Pope Calls for Peace in Mideast as Christians Flee Violence

Pope Francis walks past a guard of honor as he arrives in Ankara as part of a three day visit in Turkey on November 28, 2014.

FILIPPO MONTEFORTE/AFP/Getty Images

Pope Francis, the spiritual leader of the world’s 1.2 billion Roman Catholics, called for peace in Syria and Iraq, saying that “gross violations” against minorities by Islamist militants aren’t diminishing.

“Hundreds of thousands of people have been forced to leave their homes” in order to be “faithful to their religion,” the pope said during a joint news conference with Turkish President Recep Tayyip Erdogan in Ankara at the start of a three-day visit.

The international community has a “moral obligation” to help shelter refugees from the conflict, he said, while Turkey also has a responsibility when it comes to “identifying viable paths for peace and progress.”

Turkey is home to around 1.6 million refugees, including Christians and members of other minorities who fled months of turmoil triggered by Islamic State militants in Iraq and Syria.

The papal visit is the first to Turkey since 2006, and comes at time of heightened concerns among the country’s own dwindling Christian population.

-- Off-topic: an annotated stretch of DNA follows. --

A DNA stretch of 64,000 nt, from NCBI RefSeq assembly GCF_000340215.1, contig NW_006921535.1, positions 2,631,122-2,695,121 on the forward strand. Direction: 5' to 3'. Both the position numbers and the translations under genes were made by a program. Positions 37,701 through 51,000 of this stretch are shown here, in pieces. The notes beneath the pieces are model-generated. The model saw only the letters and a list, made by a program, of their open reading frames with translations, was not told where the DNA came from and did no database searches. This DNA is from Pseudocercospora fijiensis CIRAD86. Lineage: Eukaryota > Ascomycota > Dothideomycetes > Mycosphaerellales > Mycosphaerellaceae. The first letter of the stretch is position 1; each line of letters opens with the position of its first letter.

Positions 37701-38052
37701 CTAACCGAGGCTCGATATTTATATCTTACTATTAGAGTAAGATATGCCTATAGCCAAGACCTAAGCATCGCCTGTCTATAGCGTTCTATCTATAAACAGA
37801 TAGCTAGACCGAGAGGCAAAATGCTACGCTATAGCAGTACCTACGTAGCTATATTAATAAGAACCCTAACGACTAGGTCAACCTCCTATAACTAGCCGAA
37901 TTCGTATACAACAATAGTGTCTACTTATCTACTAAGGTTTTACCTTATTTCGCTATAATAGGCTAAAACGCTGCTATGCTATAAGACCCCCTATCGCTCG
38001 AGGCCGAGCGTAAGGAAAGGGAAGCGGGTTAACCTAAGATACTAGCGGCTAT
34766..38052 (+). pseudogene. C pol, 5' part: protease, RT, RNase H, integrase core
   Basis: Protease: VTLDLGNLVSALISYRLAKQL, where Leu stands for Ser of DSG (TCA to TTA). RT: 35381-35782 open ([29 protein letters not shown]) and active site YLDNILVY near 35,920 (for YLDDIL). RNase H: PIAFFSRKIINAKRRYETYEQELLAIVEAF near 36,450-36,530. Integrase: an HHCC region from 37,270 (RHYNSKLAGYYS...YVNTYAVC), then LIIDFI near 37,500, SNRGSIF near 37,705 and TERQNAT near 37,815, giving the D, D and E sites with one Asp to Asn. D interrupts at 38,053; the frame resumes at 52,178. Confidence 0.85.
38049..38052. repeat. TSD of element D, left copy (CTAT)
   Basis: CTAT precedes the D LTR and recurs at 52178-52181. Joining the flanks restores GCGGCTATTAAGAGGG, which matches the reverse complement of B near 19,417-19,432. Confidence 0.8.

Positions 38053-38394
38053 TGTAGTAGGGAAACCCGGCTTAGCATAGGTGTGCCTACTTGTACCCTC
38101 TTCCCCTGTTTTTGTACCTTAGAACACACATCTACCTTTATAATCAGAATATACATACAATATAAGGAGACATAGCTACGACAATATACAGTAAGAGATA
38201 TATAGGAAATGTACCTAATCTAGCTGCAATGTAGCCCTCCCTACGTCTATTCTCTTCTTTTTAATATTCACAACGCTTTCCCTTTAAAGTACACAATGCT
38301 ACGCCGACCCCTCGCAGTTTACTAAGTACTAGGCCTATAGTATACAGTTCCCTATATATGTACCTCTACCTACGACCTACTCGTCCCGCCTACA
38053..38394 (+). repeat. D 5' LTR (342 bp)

The European Union has demanded that Turkey, the bloc’s only Muslim candidate, expand the rights of religious minorities. Turkey doesn’t recognize Istanbul-based Patriarch Bartholomew I as leader of the world’s 300 million Orthodox Christians and has rejected EU demands to reopen a closed seminary that had been used to train Orthodox priests.

The Greek Orthodox Patriarchate has been based in Istanbul for about 17 centuries. There are around 120,000 Christians in Turkey today.

Authorities in Turkey’s capital have tightened security, deploying 2,700 police officers on the streets, according to Anadolu Agency.

Francis is scheduled to meet members of the Turkey’s Christian community as well as Bartholomew.

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